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Open Mike 18/05/2018

Written By: - Date published: 6:00 am, May 18th, 2018 - 85 comments
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85 comments on “Open Mike 18/05/2018 ”

  1. Ed 1

    Barely a ripple, then, in the NZ media about a massacre bigger than Sharpeville, a mass killing larger than Soweto, a crime as obscene as My Lai.

    Our media by its silence is complicit in Israel’s crime.

    Here is some detail of the horrific event.

    “Laila Anwar al-Ghandour, an eight-month-old baby girl, died of tear-gas inhalation at dawn, Gaza’s Ministry of Health says, highlighting international outrage over the killings by Israeli soldiers of 60 Palestinians who joined in a massive protest against the opening of the US embassy in Jerusalem.

    Laila was the youngest fatality of the demonstrations on Monday, which were held in the run up to the 70th anniversary on Tuesday of the Nakba, or Catastrophe, the day the state of Israel was established on May 15, 1948, forcing hundreds of thousands of Palestinians from their homes…..

    The Israeli military has imposed a land, sea and air blockade on the Gaza Strip for more than a decade, cutting the Palestinian territory off from the outside world and leaving many of its residents impoverished, including the al-Ghandour family.

    For the past seven weeks, Palestinians in the Gaza Strip have been protesting as part of a campaign demanding the right of return for Palestinian refugees to the areas they were forcibly expelled from in 1948.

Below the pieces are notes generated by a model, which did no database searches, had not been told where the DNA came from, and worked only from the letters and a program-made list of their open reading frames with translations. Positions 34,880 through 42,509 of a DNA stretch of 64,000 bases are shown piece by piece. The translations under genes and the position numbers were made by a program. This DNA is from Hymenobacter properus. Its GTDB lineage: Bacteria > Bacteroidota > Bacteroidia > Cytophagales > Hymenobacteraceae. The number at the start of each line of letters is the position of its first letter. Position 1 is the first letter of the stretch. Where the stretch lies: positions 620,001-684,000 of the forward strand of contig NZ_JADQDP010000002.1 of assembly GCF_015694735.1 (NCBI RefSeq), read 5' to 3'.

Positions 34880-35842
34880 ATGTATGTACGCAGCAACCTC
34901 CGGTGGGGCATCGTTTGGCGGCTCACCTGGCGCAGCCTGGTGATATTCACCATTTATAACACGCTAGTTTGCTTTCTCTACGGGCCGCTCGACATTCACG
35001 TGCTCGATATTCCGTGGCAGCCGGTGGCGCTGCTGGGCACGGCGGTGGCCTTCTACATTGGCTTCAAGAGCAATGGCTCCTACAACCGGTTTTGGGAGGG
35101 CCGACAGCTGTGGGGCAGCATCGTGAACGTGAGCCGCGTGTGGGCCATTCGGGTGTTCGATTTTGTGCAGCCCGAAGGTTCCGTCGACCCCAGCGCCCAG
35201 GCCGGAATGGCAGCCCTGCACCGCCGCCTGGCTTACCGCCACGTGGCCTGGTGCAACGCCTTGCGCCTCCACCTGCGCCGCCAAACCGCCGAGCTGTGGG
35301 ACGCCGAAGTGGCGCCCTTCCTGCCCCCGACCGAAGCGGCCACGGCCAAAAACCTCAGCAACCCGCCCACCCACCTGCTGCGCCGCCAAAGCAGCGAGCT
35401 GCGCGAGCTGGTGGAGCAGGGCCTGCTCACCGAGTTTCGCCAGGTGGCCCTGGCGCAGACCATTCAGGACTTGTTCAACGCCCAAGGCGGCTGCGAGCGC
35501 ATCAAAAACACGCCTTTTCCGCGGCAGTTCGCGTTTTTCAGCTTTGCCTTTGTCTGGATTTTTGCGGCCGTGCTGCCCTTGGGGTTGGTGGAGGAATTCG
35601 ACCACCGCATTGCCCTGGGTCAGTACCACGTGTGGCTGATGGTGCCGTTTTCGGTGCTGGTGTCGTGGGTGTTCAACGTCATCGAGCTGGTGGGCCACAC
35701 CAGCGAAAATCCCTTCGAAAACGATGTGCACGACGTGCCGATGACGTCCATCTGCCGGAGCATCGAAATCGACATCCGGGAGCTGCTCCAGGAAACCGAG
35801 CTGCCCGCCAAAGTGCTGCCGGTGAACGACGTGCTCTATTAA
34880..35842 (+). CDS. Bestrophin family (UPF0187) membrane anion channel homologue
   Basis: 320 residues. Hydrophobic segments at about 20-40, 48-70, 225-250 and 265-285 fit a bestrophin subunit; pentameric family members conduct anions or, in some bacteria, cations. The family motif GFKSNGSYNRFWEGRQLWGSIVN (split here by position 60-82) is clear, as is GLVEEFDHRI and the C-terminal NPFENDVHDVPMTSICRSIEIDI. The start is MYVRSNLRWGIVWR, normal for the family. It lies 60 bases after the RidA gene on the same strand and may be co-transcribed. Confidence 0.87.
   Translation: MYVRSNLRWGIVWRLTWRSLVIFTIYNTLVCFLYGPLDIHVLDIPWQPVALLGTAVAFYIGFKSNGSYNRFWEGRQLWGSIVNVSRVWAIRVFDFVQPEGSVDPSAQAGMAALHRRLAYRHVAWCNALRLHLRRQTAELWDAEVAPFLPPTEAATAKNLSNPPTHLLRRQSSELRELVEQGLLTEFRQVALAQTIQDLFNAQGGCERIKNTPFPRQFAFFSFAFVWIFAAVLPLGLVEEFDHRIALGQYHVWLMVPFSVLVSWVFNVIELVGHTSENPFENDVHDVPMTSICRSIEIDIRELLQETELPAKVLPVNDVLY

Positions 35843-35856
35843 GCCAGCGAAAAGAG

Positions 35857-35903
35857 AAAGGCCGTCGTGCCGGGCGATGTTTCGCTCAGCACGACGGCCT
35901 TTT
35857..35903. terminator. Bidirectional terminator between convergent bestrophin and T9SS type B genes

Since the protests began on March 30, Israeli forces have killed at least 108 Palestinians in the coastal enclave and wounded about 12,000 people.”

    https://www.aljazeera.com/news/2018/05/laila-anwar-al-ghandour-face-gaza-carnage-180515063150518.html

    Gaza is the new Soweto.

    https://www.aljazeera.com/indepth/opinion/gaza-israel-soweto-180516123628499.html

    • Stunned Mullet 1.1

      I thought you didn’t partake of the Msm and preferred to inhabit more fringe type news sources.

      Regardless your accusation is incorrect as the item in question has been in the Msm here and overseas on numerous occasions.

    • humma 1.3

      who brings a baby to a riot? That is irresponsible parenting.
      As for the terrorists killed, good riddance. Unfortunately about 10 civilians were caught in the crossfires.

      • Draco T Bastard 1.3.1

        More lies from a supporter of Israel’s war crimes.

      • One Two 1.3.2

        That’s ugly stuff…

        Very ugly…

      • greywarshark 1.3.3

        humma
        That is a good question. And can’t be answered with sweeping condemnation. For sure there will be poverty and control in the various threads of the answer.

      • Baba Yaga 1.3.4

        Have you seen the video of the allegedly dead Palestinian scratching themselves under the white cover? https://www.youtube.com/watch?v=tPaq_TNEYwY.

      • Venezia 1.3.5

        Humma & Babayoga. The massacre of more than 60 unarmed protesters this week was covered by many cameras for all the world to see. In addition, 2700 people were injured. These figures have been validated by MSF ( doctors without borders).
        IDF troops were firing into Gaza from the buffer zone. A fence (not a border) separated protesters, who were fired on from fortified sniper positions and tanks. While some young men approached the fence, most were at least 50 metres away. The baby who died from inhaling teargas was a long way from the action in a tent used by medics & media.
        You can minimise or obfuscate this brutality all you like. The cameras of the world showed the truth. More Israeli war crimes.

      • reason 1.3.6

        the root of the problem …. stolen land … territory not terrorism

        Occupation and apartheid

        The truth … 21 mins

        Inspiration … 27.30

        Terrorism 43 mins

  2. cleangreen 2